THE TRANSATLANTIC MAGAZINE
On May 6, 2021 The American hosted a webinar with Katelynn Minott CPA, a partner at Bright!Tax and a leading global expert in US expat taxes, and Charles Bruce, legal counsel to American Citizens Abroad. Katelynn and Charles answered many good questions on issues affecting overseas Americans but there wasn’t time to deal with all of them, so here are 10 more, with answers that will help all US expats.
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Q: I got the round one stimulus check but not the round two or three. Is that the same for US citizens abroad?
A: No, expats should get all three rounds. You should file your 2020 tax return, and IRS will provide a refund for the second stimulus payment you’re owed. The 3rd stimulus payment will be available as part of the 2021 tax return filing.
Q: Will late filers qualify for the checks?
A: Yes, as refunds requested as part of 2020 and 2021 tax returns.
Q: Does everyone qualify for the stimulus checks regardless of income level?
A: No, there are maximum income levels where the relief begins to phase out. The stimulus payment goes away entirely at$99,000 of Adjusted Gross Income (so income after exclusions etc.) per individual (so $198,000 for joint filers) for the first two rounds, then $75,000 per individual for the third round.
Q: Is the Foreign Mutual Fund for owners only, or for small scale participants? I refer to Form 8621z.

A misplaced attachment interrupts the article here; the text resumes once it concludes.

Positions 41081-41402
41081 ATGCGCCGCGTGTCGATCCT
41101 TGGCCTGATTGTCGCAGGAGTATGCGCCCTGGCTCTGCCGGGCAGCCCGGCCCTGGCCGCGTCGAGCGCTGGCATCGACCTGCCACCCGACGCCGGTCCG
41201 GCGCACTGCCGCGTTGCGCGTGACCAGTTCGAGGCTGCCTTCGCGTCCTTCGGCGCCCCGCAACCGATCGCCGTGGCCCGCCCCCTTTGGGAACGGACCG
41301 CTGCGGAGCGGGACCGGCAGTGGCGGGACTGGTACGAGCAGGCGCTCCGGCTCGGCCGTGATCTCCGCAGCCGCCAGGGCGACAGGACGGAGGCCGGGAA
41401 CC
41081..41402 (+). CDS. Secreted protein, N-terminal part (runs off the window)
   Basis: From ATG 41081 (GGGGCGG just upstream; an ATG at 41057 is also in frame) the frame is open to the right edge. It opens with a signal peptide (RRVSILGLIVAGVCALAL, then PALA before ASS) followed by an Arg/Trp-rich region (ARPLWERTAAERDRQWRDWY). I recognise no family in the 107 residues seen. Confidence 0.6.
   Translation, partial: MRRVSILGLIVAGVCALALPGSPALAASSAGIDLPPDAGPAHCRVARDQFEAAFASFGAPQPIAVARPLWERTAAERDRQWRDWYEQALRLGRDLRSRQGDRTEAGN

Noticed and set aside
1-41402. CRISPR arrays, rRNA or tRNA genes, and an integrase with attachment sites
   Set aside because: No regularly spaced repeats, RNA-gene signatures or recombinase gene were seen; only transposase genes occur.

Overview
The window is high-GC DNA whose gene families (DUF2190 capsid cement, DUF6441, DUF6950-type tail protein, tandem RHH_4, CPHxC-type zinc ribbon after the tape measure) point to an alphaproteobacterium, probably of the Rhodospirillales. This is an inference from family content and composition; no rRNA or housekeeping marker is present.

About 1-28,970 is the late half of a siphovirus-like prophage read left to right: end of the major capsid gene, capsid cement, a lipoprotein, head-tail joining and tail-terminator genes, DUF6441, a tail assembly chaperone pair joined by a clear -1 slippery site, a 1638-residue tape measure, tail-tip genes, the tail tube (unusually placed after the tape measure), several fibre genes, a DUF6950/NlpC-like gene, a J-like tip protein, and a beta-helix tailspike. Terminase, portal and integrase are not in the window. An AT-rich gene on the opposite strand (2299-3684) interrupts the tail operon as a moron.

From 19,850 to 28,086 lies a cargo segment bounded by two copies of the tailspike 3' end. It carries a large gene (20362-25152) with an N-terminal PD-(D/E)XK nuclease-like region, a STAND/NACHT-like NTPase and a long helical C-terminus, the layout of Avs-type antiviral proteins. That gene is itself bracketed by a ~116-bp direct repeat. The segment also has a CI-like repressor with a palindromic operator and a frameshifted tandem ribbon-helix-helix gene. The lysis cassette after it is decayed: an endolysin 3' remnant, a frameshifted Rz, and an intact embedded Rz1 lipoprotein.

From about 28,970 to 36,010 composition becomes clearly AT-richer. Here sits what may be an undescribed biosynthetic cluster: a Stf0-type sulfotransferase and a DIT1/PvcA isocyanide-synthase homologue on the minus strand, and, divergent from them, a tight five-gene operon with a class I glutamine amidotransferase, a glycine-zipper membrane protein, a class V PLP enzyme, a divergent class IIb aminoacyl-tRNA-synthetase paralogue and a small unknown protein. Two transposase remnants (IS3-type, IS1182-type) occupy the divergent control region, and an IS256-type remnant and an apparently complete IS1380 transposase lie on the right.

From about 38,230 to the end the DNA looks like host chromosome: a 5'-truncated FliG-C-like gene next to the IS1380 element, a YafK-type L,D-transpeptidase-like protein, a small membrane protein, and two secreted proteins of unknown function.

A: If you own shares in a foreign mutual fund then you should look into filing Form 8621. Certain thresholds, exceptions and elections may apply so this should be carefully evaluated by an expat tax specialist on an individual basis.
Q: What are the FBAR due dates?
A: The FBAR (IRS Report of Foreign Bank and Financial Accounts) deadline is technically April 15th, however the US Treasury offers an automatic extension to October 15, which you do not have to apply for. So in practice, the FBAR deadline is October 15th.
Q: Do foreign banks tell the US that an expat has an account at that bank?
A: The vast majority of foreign banks report their US citizen account holders to the US.
Q: How can taxpayers living abroad get receipt or status information for tax returns?
A: The starting point should be using the IRS online services to request either a transcript, or economic stimulus payment information. If you’re unable to access the information online, which often occurs when your mailing address is abroad, then it may be necessary to call the IRS and speak with a representative, whom you can ask for a transcript or information about the status of your stimulus payment. However, the IRS isn’t answering many calls at the moment, in practice.
Q: Do I have to report accounts above the limit for both FBAR and FATCA?
A: You must report all accounts that are open on the FBAR and/or FATCA once you’ve reached the thresholds for those forms. For example, if you have more than $10,000 USD in total financial accounts abroad, you’ve triggered the requirement and have to report all open (even $0 accounts). The individual account balance is not significant once you’ve “tripped” the filing threshold. The limits are different for FBAR and FATCA (Form 8938) reporting and 8938 thresholds vary based on your country of residency and your filing status.
Q: Do foreign life insurance policies and IRAs need to be declared on FBAR?
A: Yes. Life insurance policies with a cash value, in particular, need to be reported. IRA-style foreign pensions should also be reported.
Q: Could one claim Foreign Earned Income Exclusion and Foreign Tax Credit in the same return?
A: Yes! You may use both of these tools on the same tax return. Note though, that you can’t apply them to the same income. For example, you can’t exclude your wage income from tax and then use the tax you paid on that wage as a foreign tax credit.